This bronze sculpture honors Carter H. Harrison, Sr. (1825–1893), a famous political figure who lived in a mansion on S. Ashland Avenue near Union Park. A two term member of the United States House of Representatives, Harrison served as Chicago’s mayor from 1879 to 1887. Shorly after his election to a fifth term as mayor in 1893, Harrison was assassinated on October 28 of that year, three days before the conclusion of the World’s Columbian Exposition.
Viewed as the “people’s mayor,” Harrison Sr. was well loved by Chicagoans, and local residents deeply mourned his death. To honor his memory, a Carter H. Harrison Memorial Association formed in 1897 and began raising money for the monument. For each one-dollar contribution, donors received a certificate and a medal certifying their participation in the effort. A large number of local citizens contributed to his memorial statue over a period of several years.
This project represented the first major public commission for Chicago artist Frederick C. Hibbard (1881–1950), a former electrical engineer who had trained under master sculptor Lorado Taft. The eight-foot-tall bronze figure stands atop a tall granite pedestal. Hibbard depicted the standing figure of Mayor Harrison Sr. in his characteristic attire—bow tie, vest, overcoat—and holding his famous slouch hat in his left hand. The American Bronze Foundry in Chicago cast the sculpture.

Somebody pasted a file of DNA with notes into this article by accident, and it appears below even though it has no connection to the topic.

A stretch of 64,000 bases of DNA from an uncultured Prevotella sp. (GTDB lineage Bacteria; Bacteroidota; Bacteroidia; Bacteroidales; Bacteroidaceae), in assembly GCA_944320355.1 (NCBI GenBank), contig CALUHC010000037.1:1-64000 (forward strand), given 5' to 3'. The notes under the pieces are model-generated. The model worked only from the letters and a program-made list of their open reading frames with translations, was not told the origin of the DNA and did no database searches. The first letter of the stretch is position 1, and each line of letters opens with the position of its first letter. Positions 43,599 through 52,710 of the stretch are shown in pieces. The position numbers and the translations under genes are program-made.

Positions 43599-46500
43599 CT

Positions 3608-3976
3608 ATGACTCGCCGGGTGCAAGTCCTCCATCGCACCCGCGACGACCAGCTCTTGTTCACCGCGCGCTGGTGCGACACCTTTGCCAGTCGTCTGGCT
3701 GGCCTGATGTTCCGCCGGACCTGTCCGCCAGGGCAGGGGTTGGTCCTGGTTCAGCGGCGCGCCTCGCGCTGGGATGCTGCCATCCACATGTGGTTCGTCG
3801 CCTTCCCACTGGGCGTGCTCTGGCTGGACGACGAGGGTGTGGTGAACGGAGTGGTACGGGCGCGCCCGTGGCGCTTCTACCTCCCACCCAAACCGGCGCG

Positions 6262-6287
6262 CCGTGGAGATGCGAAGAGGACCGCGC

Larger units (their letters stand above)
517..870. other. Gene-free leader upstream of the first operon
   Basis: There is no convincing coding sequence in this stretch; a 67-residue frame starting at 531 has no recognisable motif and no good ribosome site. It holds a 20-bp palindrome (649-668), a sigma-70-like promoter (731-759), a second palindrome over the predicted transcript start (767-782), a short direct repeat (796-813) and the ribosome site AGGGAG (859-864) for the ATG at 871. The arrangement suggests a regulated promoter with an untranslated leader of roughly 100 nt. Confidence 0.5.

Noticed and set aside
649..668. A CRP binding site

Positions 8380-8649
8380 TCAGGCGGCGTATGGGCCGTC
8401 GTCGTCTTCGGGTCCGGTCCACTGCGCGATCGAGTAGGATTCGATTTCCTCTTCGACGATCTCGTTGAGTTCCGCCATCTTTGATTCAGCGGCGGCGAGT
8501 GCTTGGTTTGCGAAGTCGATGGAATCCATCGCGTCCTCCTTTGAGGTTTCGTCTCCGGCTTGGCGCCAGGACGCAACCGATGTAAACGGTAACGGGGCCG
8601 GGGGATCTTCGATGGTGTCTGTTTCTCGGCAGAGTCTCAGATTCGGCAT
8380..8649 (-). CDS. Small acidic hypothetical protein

Historically, there was a bronze plaque mounted on the front of the granite pedestal. The plaque included an excerpt from a speech that Harrison gave at the World’s Fair just prior to his assassination: “Genius is but audacity, and the audacity of Chicago has chosen a star. It has looked upward to it and knows nothing that it fears to attempt and thus far has found nothing that it cannot accomplish.” Sadly, the bronze plaque has been missing for many years along with a pair of ornamental lights that once flanked the sculpture.
Frederick C. Hibbard produced a substantial collection of artworks in the Chicago parks. These include Greene Vardiman Black and the Garden Figure in Lincoln Park; Eagle Fountains in Grant Park; and memorial drinking fountains in Ogden and Trumbull parks. His wife Elisabeth Haseltine Hibbard was also an artist. Together the couple created the David Wallach Fountain in Burnham Park.